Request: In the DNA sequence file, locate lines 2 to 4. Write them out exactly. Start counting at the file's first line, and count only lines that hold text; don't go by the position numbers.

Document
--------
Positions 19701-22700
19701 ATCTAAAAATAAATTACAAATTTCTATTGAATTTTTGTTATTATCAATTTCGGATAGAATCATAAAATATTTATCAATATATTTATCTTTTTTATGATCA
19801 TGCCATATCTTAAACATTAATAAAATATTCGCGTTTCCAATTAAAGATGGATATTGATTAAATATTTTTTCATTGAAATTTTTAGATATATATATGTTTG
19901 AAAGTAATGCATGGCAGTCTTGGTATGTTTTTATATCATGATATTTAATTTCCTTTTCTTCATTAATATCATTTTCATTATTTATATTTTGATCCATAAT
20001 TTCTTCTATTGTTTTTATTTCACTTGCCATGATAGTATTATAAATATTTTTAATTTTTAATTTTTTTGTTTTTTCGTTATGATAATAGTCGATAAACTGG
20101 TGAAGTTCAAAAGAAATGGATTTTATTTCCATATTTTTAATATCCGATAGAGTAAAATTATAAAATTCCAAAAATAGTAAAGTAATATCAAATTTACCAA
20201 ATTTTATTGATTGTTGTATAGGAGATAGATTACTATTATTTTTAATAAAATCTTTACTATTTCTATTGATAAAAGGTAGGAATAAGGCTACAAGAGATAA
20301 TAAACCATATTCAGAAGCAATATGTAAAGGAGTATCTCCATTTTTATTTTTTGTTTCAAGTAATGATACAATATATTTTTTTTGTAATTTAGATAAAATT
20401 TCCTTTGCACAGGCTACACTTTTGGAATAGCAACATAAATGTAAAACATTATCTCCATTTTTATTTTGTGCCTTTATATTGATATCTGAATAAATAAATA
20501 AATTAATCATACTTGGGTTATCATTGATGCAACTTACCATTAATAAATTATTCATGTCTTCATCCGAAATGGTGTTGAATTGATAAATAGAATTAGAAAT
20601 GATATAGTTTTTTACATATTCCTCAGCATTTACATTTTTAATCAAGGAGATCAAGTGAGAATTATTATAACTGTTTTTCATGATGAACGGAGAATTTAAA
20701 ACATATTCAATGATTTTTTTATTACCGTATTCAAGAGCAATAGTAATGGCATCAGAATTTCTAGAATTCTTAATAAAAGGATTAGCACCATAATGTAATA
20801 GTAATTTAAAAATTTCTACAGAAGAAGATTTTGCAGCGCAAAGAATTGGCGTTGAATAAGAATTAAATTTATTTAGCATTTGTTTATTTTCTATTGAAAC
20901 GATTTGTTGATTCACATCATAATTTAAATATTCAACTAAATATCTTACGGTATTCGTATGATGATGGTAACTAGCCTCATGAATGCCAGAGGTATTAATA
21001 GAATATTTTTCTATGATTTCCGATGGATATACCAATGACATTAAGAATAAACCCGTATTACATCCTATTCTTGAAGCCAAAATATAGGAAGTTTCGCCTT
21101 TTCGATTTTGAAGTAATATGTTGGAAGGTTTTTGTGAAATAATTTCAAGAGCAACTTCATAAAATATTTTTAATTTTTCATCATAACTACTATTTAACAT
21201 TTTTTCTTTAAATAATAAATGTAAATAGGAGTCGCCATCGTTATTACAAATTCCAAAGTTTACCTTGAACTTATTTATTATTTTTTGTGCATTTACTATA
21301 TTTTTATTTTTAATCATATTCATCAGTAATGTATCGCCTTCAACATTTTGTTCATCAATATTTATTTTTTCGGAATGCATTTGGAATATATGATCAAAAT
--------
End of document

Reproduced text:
19701 ATCTAAAAATAAATTACAAATTTCTATTGAATTTTTGTTATTATCAATTTCGGATAGAATCATAAAATATTTATCAATATATTTATCTTTTTTATGATCA
19801 TGCCATATCTTAAACATTAATAAAATATTCGCGTTTCCAATTAAAGATGGATATTGATTAAATATTTTTTCATTGAAATTTTTAGATATATATATGTTTG
19901 AAAGTAATGCATGGCAGTCTTGGTATGTTTTTATATCATGATATTTAATTTCCTTTTCTTCATTAATATCATTTTCATTATTTATATTTTGATCCATAAT